Chinese trade data calms volatile global markets

NEW YORK (Reuters) – Stronger-than-expected Chinese export data helped push global stock markets higher on Thursday following a volatile week that had investors scrambling for safety on fears of a worldwide economic pullback.

Investors were encouraged by data showing Chinese exports rose 3.3% in July from a year earlier, beating an expected decline of 2%. Chinese imports fell less than forecast, despite the U.S.-China trade war.

Markets went into a tailspin on Monday after China let its currency weaken beyond 7 yuan per dollar, a surprise move that investors took as retaliation for U.S. President Donald Trump’s announcement of more tariffs on Chinese imports.

Investors fear the trade conflict between the world’s two biggest economies will cause a global recession. Bond markets have flashed red and a closely watched U.S. recession indicator reached its highest level since March 2007.

“There’s a little bit of calm back in the market at the moment,” said Peter Kinsella, global head of FX strategy at UBP. “But the ball is very much in Trump’s court.”

MSCI’s gauge of stocks across the globe gained 1.55% following broad gains in Europe. The index is now down 0.4% for the week.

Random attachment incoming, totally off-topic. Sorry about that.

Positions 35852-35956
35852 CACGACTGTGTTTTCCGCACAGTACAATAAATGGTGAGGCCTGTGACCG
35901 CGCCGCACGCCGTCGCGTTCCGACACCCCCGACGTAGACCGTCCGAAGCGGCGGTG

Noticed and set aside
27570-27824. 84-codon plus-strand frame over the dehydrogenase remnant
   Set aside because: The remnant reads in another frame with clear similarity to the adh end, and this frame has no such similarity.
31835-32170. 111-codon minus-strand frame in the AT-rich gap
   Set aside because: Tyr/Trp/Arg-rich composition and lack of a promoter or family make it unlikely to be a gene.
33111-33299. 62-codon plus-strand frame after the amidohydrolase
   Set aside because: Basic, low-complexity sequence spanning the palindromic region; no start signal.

Graphic: Global assets in 2019 –

Graphic: Global currencies versus dollar –

Graphic: Emerging markets in 2019 –

FILE PHOTO: Traders work on the floor at the New York Stock Exchange (NYSE) in New York, U.S., August 7, 2019. REUTERS/Brendan McDermid

Graphic: MSCI All Country World Index Market Cap –

On Wall Street, the Dow Jones Industrial Average rose 371.46 points, or 1.43%, to 26,378.53, the S&P 500 gained 54.13 points, or 1.88%, to 2,938.11, and the Nasdaq Composite added 176.33 points, or 2.24%, to 8,039.16.

Investors have rushed for the safety of bonds this week as fears of a recession jumped. Yields

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